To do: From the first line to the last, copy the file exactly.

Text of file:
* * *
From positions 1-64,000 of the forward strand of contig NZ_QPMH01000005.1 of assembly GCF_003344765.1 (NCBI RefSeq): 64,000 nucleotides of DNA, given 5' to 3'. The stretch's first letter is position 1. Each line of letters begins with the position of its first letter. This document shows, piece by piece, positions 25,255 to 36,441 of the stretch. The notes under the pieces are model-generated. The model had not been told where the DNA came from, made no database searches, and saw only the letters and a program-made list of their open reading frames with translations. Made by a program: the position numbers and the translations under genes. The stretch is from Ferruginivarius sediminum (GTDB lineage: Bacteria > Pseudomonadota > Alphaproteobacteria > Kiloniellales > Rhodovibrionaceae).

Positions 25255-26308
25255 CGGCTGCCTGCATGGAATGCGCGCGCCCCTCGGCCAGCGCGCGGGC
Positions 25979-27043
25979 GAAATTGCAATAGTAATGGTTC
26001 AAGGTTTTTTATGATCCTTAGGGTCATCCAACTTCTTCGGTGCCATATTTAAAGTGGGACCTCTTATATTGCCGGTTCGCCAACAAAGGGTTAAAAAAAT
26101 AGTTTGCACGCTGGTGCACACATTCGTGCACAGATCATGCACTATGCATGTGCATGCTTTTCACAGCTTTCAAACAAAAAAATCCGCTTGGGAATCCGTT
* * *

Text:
From positions 1-64,000 of the forward strand of contig NZ_QPMH01000005.1 of assembly GCF_003344765.1 (NCBI RefSeq): 64,000 nucleotides of DNA, given 5' to 3'. The stretch's first letter is position 1. Each line of letters begins with the position of its first letter. This document shows, piece by piece, positions 25,255 to 36,441 of the stretch. The notes under the pieces are model-generated. The model had not been told where the DNA came from, made no database searches, and saw only the letters and a program-made list of their open reading frames with translations. Made by a program: the position numbers and the translations under genes. The stretch is from Ferruginivarius sediminum (GTDB lineage: Bacteria > Pseudomonadota > Alphaproteobacteria > Kiloniellales > Rhodovibrionaceae).

Positions 25255-26308
25255 CGGCTGCCTGCATGGAATGCGCGCGCCCCTCGGCCAGCGCGCGGGC
Positions 25979-27043
25979 GAAATTGCAATAGTAATGGTTC
26001 AAGGTTTTTTATGATCCTTAGGGTCATCCAACTTCTTCGGTGCCATATTTAAAGTGGGACCTCTTATATTGCCGGTTCGCCAACAAAGGGTTAAAAAAAT
26101 AGTTTGCACGCTGGTGCACACATTCGTGCACAGATCATGCACTATGCATGTGCATGCTTTTCACAGCTTTCAAACAAAAAAATCCGCTTGGGAATCCGTT